Town, Businesses Closer To Agreeing On Outdoor Entertainment

By: Ryan Bray

Topics: Orleans news , Noise , outdoor entertainment

Complaints from neighbors over live outdoor music posed a problem for staff at the Barley Neck Inn last season, but town officials hope a revised license and application for outdoor entertainment will satisfy residents, visitors and local businesses. FILE PHOTO

ORLEANS – Local officials hope a new outdoor entertainment license application will help the town steer clear of the complaints and confusion that frustrated some businesses and residents last year.

The board's decision last spring to allow live outdoor music at the Barley Neck Inn led to a dispute between the Beach Road restaurant and some abutters who complained about noise and parking problems at the establishment. Part of the problem stems from the town's existing noise bylaw, which exempts businesses that have a liquor license.

An advisory group made up of Town Administrator John Kelly, members from the Orleans Restaurant Association and representatives from the town's cultural council, cultural district, planning department and police department has been meeting in recent months to craft a new outdoor entertainment license application designed to appease both residents and local businesses. At the same time, the town is trying to move away from the noise bylaw, which Kelly said is ineffective.

"This is our best effort to try and make this work for this summer," he told the board March 23.

The inn's license last year allowed for outdoor music four nights a week from Wednesday to Sunday from 5 to 8 p.m. The revised license, which would be valid from April 1 through Nov. 30, would allow licensed businesses to host live music outdoors four days a week for four hours each day between 11:30 a.m. and 8:30 p.m.

"That way they choose when they want to do it, and they're not locked into a fixed schedule," Kelly told the select board.

Another feature of the revised license is a requirement that businesses submit weekly schedules to both Kelly's office and the police department showing what days and times they plan to host entertainment outdoors. The license also asks applicants to identify the specific type of entertainment being hosted (dance, music or theater) and gives applicants space to more fully explain their plans.

During the meeting's public comment period, Phil Ruggeri, who has owned the Barley Neck Inn with his wife since 2015, spoke in support of the revised terms of the license.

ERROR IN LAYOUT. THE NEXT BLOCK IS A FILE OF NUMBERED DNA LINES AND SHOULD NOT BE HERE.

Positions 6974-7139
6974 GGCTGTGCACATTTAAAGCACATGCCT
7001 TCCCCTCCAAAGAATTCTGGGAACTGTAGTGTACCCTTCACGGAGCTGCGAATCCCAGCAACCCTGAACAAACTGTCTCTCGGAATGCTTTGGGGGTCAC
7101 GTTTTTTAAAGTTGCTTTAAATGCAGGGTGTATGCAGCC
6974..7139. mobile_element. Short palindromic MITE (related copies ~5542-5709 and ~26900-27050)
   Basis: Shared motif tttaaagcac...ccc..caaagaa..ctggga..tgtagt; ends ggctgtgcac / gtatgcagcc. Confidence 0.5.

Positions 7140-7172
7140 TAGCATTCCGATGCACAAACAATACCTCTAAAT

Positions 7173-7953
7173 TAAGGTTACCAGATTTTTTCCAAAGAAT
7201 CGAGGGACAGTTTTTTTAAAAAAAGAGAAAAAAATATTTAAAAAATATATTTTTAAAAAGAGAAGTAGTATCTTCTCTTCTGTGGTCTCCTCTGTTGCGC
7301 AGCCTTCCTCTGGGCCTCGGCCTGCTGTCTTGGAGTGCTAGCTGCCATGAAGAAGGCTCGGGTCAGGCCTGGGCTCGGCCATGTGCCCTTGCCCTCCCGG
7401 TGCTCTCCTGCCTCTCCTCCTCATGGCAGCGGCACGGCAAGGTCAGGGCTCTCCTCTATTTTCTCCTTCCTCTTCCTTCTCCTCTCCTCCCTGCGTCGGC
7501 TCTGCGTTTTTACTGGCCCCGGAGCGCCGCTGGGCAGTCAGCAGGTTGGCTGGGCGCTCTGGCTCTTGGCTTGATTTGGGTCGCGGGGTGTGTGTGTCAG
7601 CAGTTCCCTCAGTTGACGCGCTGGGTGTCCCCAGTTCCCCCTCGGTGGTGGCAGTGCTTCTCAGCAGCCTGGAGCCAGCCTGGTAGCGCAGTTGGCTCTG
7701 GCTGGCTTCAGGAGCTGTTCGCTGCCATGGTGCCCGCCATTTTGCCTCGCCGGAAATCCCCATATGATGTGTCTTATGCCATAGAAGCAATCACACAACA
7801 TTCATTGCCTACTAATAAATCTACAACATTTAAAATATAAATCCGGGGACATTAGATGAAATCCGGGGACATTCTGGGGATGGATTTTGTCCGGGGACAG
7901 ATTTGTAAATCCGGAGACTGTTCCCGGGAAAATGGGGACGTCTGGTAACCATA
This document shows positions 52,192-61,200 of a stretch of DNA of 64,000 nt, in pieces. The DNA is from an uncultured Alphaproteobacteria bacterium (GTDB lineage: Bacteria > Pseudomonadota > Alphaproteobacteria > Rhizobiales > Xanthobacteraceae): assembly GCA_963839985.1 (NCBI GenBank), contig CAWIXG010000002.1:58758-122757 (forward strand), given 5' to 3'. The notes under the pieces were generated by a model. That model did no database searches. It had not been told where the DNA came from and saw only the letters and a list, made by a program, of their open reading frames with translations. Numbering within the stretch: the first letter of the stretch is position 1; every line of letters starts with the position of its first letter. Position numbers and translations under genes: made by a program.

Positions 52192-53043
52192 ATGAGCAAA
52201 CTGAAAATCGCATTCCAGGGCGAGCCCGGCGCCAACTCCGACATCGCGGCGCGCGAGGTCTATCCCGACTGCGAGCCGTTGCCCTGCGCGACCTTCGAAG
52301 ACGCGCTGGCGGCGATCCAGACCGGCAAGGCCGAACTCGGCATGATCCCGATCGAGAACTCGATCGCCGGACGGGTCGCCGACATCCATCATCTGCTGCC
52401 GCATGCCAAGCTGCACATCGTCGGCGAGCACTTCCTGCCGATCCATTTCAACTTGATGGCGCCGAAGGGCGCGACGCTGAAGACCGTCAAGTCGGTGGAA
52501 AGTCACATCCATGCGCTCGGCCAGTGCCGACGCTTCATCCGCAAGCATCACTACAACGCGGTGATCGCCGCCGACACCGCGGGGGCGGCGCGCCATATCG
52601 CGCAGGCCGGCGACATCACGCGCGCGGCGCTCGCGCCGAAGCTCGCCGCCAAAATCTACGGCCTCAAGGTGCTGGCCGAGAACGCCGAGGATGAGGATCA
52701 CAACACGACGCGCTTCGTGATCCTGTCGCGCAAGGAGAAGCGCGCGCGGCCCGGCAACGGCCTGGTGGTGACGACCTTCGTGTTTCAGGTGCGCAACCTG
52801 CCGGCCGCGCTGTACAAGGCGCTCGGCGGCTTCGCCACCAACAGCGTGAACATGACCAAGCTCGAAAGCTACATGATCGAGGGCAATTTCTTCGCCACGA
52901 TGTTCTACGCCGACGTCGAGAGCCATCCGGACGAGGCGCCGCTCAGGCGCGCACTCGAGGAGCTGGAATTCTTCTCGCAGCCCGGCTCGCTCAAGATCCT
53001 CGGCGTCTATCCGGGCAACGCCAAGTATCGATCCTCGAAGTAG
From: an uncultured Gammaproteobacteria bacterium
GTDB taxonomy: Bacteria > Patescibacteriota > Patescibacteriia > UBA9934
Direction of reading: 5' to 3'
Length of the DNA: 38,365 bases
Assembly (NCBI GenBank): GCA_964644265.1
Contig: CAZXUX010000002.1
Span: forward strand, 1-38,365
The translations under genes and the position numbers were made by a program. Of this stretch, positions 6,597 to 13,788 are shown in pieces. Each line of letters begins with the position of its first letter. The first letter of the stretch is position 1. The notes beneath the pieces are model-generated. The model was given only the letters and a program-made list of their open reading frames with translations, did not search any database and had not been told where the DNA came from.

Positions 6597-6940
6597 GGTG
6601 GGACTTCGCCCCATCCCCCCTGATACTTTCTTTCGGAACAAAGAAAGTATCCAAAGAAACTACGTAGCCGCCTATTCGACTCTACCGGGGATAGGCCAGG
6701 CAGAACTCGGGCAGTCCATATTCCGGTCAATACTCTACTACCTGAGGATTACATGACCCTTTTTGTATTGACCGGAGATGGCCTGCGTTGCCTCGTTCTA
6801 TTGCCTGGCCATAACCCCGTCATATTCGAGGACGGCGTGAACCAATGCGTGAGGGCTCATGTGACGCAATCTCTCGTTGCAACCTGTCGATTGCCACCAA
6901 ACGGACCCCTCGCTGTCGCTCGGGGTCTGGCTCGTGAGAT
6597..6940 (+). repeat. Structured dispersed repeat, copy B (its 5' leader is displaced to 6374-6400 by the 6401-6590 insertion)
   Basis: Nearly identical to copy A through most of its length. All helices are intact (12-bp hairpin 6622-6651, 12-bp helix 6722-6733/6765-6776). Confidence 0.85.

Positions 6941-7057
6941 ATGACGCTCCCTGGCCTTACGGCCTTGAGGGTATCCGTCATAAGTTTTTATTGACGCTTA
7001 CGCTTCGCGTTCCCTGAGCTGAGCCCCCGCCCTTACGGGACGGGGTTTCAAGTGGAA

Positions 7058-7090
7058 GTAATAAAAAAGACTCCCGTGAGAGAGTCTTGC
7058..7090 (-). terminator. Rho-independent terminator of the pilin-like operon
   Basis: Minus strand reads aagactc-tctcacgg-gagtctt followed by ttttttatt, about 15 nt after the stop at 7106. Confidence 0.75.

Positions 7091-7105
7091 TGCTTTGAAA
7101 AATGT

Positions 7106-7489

"You can count on the Barley Neck to do everything in our power to make this work," he said.

The select board plans to revisit the licenses in November after the close of the summer season, at which time terms for the license could be further modified. But Kevin Galligan said the draft presented to the board last week represents a positive step forward.

"I think we're demonstrating our desire to be flexible," he said.

Andrea Reed of the select board asked if the noise bylaw should be referenced on the application.

"We really tried to stay away from the noise bylaw, because that's a whole other can of worms," Kelly said.

While the goal of the new license and application is to create a sense of uniformity for all license holders, Select Board Chair Mefford Runyon said he favored allowing the board the ability to condition applications as it sees fit. Kelly said this is allowed, as the select board is the town's licensing authority.

But some business owners spoke out against conditioning the applications. Mac Gallant, who co-owns Hog Island Brewery, said the advisory group worked hard to create a license with criteria that all businesses can be held accountable to. Conditioning applications disrupts that uniformity, he said.

"That kind of goes against what we were trying to do in good faith," he said.

But Runyon noted that no two applications will be alike, and as such, the board needs to have the ability to condition licenses as needed.

"I do think the board should reserve for itself conditions that it wants to impose," he said.

While conditions are designed to better protect abutters, Ruggeri said the board shouldn't put additional restrictions on businesses to appease what he said are a small number of aggrieved residents.

"We went through this whole process, and you're still going to get complaints from those same two people," he told the board. "Where is the line?"

Select Board member Mark Mathison agreed. He cautioned the board against going down the road of creating conditions for applications.
Some feedback about the licenses and applications should be expected this summer season, Reed said, but she noted there will be an opportunity to make changes in the offseason.

"We need a little time to grow this," she said.

The select board did not take action on the draft March 23, but was expected to do so at its next meeting on March 30.

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